Now, Japan understood that an incredibly large battleship would not be impressive unless it was also outfitted with incredibly large weapons. To remedy this, the Japanese Navy decked out the Musashi with the best of the best. Amongst the weapons on board were cannons that could fire 18-inch shells over 26 miles and 9×450 mm guns — stats that were impressive for any military at the time.
What Japan did not take into account, apparently, was how much this thing would weigh. When the Japanese Navy joyously deployed the ship into the sea, the mammoth watercraft displaced so much water (63,000 tons) it caused a four foot high tidal wave, flooding the riverbank homes of Nagasaki and totally killing the mood.
The Musashi‘s wake capsized nearly all of the ships in the surrounding harbor, and did some serious damage to the shops and houses closest to the water’s edge. Frightened citizens rushed into the streets as water poured through their doors, completely bewildered by the source of the flooding.
They were quickly urged back inside their water-sogged homes by the Imperial Navy, which was too embarrassed to tell the people of Nagasaki what had actually gone down. It makes you wonder what they did blame it on…
3. A pilot ejects from his plane and watches it fly itself
Sometimes in life, things go incredibly wrong. And other times, they just go incredibly weird. 1st Lt. Gary Foust was preparing for the first scenario during a test flight in 1970, when his fighter jet began an uncontrollable flat spin. After struggling to regain control of the F-106 interceptor jet for a few moments, he did the smart thing and pressed the eject button 8,000 feet above the ground.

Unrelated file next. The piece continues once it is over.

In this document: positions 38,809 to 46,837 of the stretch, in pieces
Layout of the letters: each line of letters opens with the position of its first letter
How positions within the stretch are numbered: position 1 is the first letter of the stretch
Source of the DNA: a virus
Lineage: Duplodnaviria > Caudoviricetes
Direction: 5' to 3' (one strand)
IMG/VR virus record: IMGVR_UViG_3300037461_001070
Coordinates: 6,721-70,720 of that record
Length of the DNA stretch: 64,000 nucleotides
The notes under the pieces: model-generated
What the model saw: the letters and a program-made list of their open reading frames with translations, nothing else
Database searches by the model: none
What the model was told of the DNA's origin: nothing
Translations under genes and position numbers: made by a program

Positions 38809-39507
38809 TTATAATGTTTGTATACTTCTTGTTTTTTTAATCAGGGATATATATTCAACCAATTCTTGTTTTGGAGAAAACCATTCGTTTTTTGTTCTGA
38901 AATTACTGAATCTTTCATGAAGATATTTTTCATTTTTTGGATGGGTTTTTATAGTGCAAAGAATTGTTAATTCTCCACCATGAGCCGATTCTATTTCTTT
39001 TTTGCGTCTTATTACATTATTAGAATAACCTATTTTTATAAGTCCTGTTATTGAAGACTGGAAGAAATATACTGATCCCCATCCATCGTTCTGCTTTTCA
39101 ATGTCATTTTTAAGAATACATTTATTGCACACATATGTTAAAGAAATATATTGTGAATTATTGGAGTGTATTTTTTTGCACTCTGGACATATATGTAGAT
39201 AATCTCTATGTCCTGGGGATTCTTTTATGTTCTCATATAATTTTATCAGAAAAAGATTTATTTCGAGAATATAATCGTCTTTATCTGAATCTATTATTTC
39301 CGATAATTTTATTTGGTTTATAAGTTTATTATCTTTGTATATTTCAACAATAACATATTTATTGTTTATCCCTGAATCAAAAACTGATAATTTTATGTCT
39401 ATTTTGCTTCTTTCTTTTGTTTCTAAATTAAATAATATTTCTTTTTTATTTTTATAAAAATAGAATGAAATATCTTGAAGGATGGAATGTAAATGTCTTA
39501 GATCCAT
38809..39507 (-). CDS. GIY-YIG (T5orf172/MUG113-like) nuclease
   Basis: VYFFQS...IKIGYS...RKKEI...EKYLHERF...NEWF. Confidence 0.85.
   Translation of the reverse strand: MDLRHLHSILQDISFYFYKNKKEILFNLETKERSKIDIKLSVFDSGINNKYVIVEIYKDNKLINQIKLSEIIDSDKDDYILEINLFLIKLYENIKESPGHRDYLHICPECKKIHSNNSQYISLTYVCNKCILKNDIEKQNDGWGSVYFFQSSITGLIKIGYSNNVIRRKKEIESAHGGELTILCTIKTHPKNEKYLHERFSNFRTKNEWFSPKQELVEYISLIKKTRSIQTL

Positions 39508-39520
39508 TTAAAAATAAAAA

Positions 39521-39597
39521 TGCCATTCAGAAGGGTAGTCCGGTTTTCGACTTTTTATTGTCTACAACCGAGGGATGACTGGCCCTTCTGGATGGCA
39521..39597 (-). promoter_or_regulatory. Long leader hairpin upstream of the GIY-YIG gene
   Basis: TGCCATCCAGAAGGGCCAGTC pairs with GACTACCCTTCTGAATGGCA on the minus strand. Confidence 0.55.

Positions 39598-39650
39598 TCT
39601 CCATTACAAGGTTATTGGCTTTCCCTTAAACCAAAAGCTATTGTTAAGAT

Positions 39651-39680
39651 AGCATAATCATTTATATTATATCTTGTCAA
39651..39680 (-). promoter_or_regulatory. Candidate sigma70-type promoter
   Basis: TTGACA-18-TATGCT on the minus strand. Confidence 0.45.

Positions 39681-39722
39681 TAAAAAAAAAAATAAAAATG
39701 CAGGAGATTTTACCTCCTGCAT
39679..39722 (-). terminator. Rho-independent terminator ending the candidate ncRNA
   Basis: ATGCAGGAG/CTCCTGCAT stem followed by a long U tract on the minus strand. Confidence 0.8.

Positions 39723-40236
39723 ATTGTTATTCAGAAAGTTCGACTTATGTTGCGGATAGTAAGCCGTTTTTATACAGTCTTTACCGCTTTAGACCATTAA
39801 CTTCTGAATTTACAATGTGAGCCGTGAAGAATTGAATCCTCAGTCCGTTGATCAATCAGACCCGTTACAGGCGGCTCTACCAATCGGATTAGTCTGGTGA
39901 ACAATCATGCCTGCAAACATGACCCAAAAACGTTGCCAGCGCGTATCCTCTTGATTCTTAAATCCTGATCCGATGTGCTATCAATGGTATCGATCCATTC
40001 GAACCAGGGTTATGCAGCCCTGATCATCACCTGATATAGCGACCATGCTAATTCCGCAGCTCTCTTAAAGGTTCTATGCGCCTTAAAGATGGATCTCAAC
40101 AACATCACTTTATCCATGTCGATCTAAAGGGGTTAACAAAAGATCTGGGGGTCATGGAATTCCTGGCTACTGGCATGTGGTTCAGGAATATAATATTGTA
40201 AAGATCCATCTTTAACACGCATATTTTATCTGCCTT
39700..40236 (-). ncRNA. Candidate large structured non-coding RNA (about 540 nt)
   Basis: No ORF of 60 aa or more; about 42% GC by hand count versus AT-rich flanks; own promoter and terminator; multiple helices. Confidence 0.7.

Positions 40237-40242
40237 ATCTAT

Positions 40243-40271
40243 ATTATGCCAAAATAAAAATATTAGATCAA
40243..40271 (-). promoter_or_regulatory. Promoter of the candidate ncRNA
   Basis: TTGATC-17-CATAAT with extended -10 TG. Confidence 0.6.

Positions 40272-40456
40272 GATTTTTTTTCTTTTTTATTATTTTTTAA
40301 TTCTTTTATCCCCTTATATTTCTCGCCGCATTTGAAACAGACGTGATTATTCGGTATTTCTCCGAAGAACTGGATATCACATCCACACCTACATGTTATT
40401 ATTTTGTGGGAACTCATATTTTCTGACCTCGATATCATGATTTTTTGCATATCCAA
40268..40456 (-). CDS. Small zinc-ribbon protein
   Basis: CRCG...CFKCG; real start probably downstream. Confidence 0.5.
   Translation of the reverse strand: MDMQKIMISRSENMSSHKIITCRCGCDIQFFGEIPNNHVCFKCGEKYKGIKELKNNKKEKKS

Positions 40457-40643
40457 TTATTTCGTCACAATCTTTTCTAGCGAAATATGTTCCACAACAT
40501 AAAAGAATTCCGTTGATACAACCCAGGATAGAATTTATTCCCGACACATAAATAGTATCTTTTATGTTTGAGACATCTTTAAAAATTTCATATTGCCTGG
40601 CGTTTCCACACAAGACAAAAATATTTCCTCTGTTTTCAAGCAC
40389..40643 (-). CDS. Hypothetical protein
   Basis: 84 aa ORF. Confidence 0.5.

Or … he thought it was the smart thing. Once his chute deployed and buoyed him up in the air, Foust looked down towards the ground, expecting his plane to light up like the Fourth of July upon impact. What he saw instead was his plane cruising along, as if the spin had never happened and it was being piloted by a very casual, aircraft-savvy ghost.
One of Foust’s wingmen, Maj. Jim Lowe reportedly shouted over the radio “Gary, you better get back in it!” But Gary could not get back in. All he could do was watch with wonder as his plane flew itself in a straight line before landing gently in a snow-covered wheat field.
When police arrived on the scene, the F-106’s engine was still running. Wary of whatever had possessed this thing, the Air Force suggest the cops wait until the plane ran out of fuel, rather than attempt shutting it off. It took a while.
When the plane finally breathed its last it was collected and repaired by the Air Force, and eventually returned to active service. Freaky.
Check out the video below to hear Foust recount the events of that day:
4. Helicopter pilots nosedive into Lake Tahoe for a Facebook pic
Back in 2010, two presumably experienced and level-headed pilots from Helicopter Maritime Strike Squadron 41 (HSM-41) were flying MH-6OR helicopters over Lake Tahoe. Everything appeared to be normal, when suddenly one of the aircrafts took a dip in the water, like a pelican trying to nab a fish.
Civilian witnesses caught the whole thing on video, and everyone wondered what the heck was going on. Had the engine failed? Were they trying to practice a mock search and rescue mission? The women in the video below seem to think its some sort of elaborate training exercise: